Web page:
Stressful Moments in 1970 WVU Anti-War Protest Documented in Student's Photos
Stirring images of Morgantown police officers marching through West Virginia University’s campus, with gas masks and large sticks, were captured May 7, 1970 by a student with his small black and white camera. Morgantown attorney Dan Ringer was a 21-year-old physics major when on a third day of what had been quiet anti-war demonstrations he decided to go check-out the growing crowd about mid-day.
Ringer is sharing some of his photographs on our website, and recently shared his recollections of that day with Senior Producer Suzanne Higgins.
With a backdrop of very recognizable buildings to those familiar with the campus, photo after photo captures a really fascinating scene. A couple thousand WVU students largely divided into two groups, aligned along University Avenue.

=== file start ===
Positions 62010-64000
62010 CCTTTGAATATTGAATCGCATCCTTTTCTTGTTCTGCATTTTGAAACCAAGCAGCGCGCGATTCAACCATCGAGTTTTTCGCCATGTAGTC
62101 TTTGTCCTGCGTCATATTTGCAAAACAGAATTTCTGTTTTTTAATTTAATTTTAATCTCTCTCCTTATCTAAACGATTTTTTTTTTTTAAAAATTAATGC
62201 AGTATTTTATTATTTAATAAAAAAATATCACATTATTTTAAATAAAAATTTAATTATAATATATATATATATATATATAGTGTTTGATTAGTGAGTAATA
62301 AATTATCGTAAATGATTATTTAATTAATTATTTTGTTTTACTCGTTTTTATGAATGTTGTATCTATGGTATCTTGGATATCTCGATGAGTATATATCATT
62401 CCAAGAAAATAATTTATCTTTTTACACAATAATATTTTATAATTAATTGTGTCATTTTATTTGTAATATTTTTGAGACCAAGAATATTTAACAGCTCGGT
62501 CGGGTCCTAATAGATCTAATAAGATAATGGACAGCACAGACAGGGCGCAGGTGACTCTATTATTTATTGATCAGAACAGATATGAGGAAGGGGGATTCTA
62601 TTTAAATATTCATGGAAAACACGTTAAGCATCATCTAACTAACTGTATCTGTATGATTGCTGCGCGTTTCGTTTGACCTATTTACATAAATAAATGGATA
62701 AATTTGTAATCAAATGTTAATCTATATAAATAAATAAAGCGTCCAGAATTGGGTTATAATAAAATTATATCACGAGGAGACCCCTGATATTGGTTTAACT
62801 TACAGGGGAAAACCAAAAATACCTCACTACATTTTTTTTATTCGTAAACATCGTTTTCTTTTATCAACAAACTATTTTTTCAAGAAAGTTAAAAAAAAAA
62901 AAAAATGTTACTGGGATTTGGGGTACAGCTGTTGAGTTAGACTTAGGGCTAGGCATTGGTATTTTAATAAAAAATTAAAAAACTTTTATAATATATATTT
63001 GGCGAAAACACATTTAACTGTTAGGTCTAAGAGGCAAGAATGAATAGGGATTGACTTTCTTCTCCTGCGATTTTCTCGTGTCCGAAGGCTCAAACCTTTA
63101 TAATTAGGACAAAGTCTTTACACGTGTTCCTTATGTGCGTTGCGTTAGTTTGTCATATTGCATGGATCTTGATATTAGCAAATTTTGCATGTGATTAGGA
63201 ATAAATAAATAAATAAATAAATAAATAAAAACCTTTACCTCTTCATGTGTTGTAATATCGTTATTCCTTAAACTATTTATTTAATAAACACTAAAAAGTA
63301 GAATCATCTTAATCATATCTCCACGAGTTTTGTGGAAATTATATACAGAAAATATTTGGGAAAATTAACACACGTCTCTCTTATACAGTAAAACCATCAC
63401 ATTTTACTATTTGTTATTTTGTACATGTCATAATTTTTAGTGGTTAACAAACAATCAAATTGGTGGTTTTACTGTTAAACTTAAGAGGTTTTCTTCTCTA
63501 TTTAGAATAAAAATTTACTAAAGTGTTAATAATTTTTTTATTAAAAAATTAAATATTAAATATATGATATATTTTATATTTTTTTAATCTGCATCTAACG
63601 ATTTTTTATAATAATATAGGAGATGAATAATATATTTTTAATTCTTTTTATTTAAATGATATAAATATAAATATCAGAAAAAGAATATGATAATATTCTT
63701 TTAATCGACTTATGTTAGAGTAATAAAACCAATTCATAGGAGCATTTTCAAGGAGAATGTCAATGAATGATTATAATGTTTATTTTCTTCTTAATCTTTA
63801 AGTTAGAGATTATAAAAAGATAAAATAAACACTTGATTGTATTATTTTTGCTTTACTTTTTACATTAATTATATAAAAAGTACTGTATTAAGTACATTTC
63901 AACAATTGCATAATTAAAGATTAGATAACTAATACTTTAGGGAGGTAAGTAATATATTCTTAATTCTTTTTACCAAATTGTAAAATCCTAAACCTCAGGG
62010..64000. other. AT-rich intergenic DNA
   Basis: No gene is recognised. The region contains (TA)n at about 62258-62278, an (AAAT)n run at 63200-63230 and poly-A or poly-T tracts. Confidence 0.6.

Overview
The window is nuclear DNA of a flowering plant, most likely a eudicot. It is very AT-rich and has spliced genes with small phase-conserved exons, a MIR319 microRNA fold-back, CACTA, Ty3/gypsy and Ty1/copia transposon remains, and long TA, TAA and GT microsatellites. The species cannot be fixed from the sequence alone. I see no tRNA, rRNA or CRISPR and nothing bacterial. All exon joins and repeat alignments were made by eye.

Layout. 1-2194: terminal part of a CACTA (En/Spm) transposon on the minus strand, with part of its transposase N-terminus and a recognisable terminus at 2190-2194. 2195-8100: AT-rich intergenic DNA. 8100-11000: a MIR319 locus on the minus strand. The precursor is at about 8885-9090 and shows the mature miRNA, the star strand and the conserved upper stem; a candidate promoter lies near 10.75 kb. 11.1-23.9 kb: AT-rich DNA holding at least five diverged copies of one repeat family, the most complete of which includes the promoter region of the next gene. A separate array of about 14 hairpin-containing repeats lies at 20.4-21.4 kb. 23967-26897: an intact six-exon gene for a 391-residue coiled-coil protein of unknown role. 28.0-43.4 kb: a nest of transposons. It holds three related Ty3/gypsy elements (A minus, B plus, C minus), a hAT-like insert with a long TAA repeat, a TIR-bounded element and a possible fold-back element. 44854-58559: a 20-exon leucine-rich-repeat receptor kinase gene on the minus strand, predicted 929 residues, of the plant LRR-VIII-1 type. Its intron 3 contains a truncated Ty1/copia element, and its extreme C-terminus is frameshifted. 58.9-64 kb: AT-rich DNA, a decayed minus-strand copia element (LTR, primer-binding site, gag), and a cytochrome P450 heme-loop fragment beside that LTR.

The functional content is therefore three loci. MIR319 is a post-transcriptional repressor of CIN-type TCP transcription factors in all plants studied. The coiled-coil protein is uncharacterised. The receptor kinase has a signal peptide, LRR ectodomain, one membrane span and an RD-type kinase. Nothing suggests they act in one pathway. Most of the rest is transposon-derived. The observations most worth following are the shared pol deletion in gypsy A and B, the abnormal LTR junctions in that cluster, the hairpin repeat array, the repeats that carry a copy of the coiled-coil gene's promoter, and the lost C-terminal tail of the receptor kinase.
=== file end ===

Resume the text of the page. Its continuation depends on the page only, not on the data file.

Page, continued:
A few students are seen perched in trees, others are leaning over balconies. Policemen are armed with large guns and tear gas. Faces are serious, pensive, clearly wondering what might happen next.
This warm spring day occurred less than a week after the U.S. commenced bombing of Cambodia, days after the Kent State shootings where 4 students were killed and 11 injured, and less than 6 months after the reinstatement of the military draft.
Several university demonstrations across the country that week erupted into violence.
Eventually Gov. Arch Moore sent in a detachment of state police to break up the crowd at WVU.